Supervisory guidance does not have the force and effect of law, and is not a proper basis for an enforcement action, according to a statement clarifying the role of such guidance released by a group of five agencies.
The Consumer Financial Protection Bureau joined the Board of Governors of the Federal Reserve System, Federal Deposit Insurance Corporation, National Credit Union Administration, and Office of the Comptroller of the Currency in releasing the interagency statement.
The five agencies issue various types of supervisory guidance, including interagency statements, advisories, bulletins, policy statements, questions and answers, and frequently asked questions, to their respective supervised institutions.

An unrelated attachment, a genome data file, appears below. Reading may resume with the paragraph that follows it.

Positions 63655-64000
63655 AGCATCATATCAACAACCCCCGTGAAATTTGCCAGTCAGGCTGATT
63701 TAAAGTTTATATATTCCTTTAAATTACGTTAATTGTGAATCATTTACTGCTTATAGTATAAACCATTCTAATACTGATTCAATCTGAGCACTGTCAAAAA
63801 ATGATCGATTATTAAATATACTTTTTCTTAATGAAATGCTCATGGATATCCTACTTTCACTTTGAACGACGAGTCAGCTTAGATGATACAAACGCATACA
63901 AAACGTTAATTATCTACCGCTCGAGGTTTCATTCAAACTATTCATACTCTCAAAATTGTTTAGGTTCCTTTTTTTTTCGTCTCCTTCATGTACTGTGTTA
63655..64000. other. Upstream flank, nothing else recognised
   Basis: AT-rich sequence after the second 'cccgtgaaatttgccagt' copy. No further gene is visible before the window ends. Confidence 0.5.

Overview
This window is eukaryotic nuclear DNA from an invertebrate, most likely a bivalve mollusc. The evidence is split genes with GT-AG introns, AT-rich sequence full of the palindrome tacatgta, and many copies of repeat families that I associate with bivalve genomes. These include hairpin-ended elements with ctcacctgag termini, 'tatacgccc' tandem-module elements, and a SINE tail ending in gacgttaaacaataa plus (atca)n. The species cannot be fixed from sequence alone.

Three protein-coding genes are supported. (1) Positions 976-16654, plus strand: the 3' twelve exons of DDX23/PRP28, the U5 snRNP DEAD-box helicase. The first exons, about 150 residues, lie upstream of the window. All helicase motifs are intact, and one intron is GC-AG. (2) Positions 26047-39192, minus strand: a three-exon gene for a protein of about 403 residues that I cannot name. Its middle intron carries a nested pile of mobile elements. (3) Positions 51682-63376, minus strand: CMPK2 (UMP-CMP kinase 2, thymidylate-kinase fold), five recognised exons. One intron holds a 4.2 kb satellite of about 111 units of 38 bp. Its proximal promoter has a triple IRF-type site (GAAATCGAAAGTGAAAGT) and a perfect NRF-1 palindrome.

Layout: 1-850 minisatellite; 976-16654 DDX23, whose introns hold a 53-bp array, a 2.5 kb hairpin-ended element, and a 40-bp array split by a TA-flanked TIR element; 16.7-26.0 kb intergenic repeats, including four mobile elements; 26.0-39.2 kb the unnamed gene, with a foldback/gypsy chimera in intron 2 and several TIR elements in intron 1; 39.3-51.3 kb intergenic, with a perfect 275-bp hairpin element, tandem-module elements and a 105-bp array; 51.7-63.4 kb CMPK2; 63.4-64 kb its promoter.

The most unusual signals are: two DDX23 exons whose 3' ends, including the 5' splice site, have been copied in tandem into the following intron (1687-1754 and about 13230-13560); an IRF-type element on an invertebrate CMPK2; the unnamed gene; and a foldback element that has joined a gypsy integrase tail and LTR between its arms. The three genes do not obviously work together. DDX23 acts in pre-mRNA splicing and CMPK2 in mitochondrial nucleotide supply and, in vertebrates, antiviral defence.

The agencies distinguished supervisory guidance from laws and regulations.
"Supervisory guidance outlines the agencies’ supervisory expectations or priorities and articulates the agencies’ general views regarding appropriate practices for a given subject area,” the agencies said in a statement. “Supervisory guidance often provides examples of practices that the agencies generally consider consistent with safety-and-soundness standards or other applicable laws and regulations, including those designed to protect consumers. Supervised institutions at times request supervisory guidance, and such guidance is important to provide insight to industry, as well as supervisory staff, in a transparent way that helps to ensure consistency in the supervisory approach.”
The agencies also discussed their ongoing efforts to clarify the role of supervisory guidance. They said that they plan to limit the use of numerical thresholds in describing expectations in supervisory guidance. Additionally, they will aim to reduce the issuance of multiple supervisory guidance documents on the same topic and will generally limit such multiple issuances in the future. The agencies also said that they will continue efforts to make the role of supervisory guidance clear in their communications.